# Re: aspect-ratio property

From: Tab Atkins Jr. <jackalmage@gmail.com>
Date: Thu, 5 Jan 2012 15:45:15 -0800
Message-ID: <CAAWBYDCdGOu7cH+wk2Th00+oX5Svk=pwCPbFPceHVGp0NHQM6A@mail.gmail.com>
To: Hugh Guiney <hugh.guiney@gmail.com>
Cc: Matthew Wilcox <elvendil@gmail.com>, www-style@w3.org
```On Thu, Jan 5, 2012 at 2:20 PM, Hugh Guiney <hugh.guiney@gmail.com> wrote:
> Hope this isn't too divergent; spin-off the thread if necessary, but I
>
>> You can use it to, for example, require that an HTML <video> element is as wide as its parent element at all times, but maintain a 4:3 ratio.
>
>> However, several common ratios are usually expressed as fractions or explicit ratios, such as "16 by 9". These can be easily expressed using the calc() function, like aspect-ratio: calc(16/9);.
>
> The problem with these is that in the video world, aspect ratio is a
> lot more complicated. When somebody says "4:3" or "16:9", all you can
> really be sure of what they mean is "frame size that is nearly as tall
> as it is wide" and "frame size that is noticeably wider than it is
> tall", respectively. The aspect ratios of video described in these
> terms, more often than not aren't literally 4:3 or 16:9, due to
> varying pixel aspect ratio dimensions.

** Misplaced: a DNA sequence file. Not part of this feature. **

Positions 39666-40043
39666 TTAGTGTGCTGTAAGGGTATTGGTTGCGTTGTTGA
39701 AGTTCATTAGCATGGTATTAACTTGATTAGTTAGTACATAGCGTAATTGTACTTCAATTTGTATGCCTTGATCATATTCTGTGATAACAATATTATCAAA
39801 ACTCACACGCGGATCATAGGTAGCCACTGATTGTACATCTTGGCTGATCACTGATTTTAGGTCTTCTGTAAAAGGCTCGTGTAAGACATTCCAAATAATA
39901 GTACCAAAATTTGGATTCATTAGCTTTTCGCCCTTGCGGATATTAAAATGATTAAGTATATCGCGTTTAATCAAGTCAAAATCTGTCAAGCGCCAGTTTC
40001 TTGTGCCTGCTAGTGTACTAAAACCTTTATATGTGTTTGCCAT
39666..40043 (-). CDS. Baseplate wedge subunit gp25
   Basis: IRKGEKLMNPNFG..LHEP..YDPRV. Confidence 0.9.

>
> I explained this problem in some detail on WHATWG a few years back
> http://lists.whatwg.org/htdig.cgi/whatwg-whatwg.org/2009-December/024541.html
>
> The problem is, if an author has a 720x480 pixel video, and specifies:
>
>    max-height: 480px;
>    aspect-ratio: calc(16/9);
>
> What do they get? The blind mathematics are simple, but the correct
> square-pixel width could be 853, 854, 856, 864, 873, or 875 depending
> on the video specification being observed. And that's just on the
> "NTSC" side; there are still other definitions for PAL-area video.
> Most authors and even video professionals are oblivious to these
> conflicting definitions so even if there were a way to specify the
> standard manually it wouldn't be used.
>
> Thus I think the best solution would be a rewording of the spec that
> states the value of aspect-ratio is interpreted literally; that
> depending on the video standard, the shorthands 4:3 or 16:9 may not
> produce the correct ratio.

So you'd just like a further note to that note, saying that videos are
often not exactly 4:3 or 16:9 due to oddities in encoding standards,
so beware when setting up ratios on dom elements depending on a video
being the same size?

~TJ
```
Received on Thursday, 5 January 2012 23:46:03 UTC

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